THURSDAY, June 16 (HealthDay News) -- Students who are night owls have worse grades in high school and the beginning years of college, research has shown.
However, a new study suggests that, as they adopt more traditional sleeping schedules, a change occurs.
"Their grades actually evened out," said study author Jennifer Peszka, an associate professor of psychology at Hendrix College in Conway, Ark. By the end of the senior year of college, the grades of the night owls she had followed since high school improved and were not much different than those of the morning people.
Peszka is due to present this latest finding Wednesday at SLEEP 2011, the annual meeting of the Associated Professional Sleep Societies, in Minneapolis.
Peszka and her colleagues first evaluated 89 students upon high school graduation. Before they entered college, the students answered questions about their sleep habits and gave the researchers access to their academic records.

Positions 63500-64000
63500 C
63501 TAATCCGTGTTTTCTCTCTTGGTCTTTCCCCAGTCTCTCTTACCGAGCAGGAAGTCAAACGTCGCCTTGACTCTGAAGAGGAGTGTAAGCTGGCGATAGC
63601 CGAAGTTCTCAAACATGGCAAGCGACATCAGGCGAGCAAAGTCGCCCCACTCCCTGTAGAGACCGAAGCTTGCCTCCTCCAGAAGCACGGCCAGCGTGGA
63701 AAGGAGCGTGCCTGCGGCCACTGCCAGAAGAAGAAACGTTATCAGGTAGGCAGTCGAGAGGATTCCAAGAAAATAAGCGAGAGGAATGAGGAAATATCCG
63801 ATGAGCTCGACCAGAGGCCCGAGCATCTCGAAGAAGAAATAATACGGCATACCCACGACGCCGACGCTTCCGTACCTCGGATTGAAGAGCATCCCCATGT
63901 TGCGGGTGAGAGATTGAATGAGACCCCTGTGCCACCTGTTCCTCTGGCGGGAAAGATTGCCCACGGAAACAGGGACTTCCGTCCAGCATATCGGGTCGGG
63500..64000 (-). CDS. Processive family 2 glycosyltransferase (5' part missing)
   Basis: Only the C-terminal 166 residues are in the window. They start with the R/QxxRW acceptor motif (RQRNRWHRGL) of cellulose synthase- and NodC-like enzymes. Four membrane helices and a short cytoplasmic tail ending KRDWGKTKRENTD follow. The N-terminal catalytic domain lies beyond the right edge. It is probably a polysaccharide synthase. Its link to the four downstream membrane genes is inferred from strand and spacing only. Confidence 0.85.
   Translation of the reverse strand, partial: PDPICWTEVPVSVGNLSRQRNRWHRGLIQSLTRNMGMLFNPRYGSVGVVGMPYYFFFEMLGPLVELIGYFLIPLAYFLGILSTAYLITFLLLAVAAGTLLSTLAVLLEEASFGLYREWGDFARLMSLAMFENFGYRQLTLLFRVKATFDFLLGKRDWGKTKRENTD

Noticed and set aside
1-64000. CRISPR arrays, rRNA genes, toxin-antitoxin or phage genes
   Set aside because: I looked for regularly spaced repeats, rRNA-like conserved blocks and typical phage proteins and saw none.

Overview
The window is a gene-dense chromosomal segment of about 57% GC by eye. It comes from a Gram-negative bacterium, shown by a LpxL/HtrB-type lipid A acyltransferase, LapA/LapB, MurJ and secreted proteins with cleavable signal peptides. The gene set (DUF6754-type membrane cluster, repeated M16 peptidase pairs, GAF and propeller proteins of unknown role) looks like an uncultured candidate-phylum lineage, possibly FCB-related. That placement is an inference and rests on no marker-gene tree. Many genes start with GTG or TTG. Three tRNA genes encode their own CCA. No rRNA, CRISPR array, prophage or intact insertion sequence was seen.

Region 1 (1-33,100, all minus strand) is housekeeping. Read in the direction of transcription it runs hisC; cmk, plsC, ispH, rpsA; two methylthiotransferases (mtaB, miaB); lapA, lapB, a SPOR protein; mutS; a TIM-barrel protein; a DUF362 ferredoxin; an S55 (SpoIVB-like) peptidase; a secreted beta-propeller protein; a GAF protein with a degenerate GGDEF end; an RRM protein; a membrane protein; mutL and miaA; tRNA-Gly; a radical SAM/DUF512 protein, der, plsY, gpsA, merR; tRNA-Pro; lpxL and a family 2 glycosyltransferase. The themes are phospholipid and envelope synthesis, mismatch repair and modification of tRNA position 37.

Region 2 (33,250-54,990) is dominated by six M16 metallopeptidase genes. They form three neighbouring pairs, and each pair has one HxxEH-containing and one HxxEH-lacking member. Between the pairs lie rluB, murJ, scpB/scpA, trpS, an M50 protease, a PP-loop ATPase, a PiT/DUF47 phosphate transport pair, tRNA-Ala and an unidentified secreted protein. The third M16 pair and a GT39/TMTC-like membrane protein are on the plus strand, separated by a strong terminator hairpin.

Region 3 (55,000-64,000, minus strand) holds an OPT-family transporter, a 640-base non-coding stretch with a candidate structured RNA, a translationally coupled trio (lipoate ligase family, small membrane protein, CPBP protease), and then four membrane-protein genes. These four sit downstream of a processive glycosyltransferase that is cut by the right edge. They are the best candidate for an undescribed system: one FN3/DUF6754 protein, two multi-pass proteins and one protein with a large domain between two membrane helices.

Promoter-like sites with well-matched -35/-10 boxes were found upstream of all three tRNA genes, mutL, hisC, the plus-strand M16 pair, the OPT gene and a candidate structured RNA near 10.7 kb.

Of those 89 students, 34 completed the same questionnaire after their freshman year in college, and 43 of them finished it after their senior year in college.
From the first batch of questions, the researchers classified the students as morning larks, night owls or regular robins. Larks are most alert in the morning; night owls do their best at night.
Regular robins are alert at 8 to 9 a.m., but tired by 10 p.m. or so, Peszka said.
The night owls slept about 41 minutes a night less than the others, the investigators found. They had other bad sleep habits, such as drinking caffeinated drinks close to bedtime and not keeping their bedtime and wake time constant during the week.
At the end of the freshman year, the night owls' grade point average (GPA) was 2.84, just below a B average, the study authors reported.
The larks and regular robins had an average GPA of 3.18, Peszka noted.
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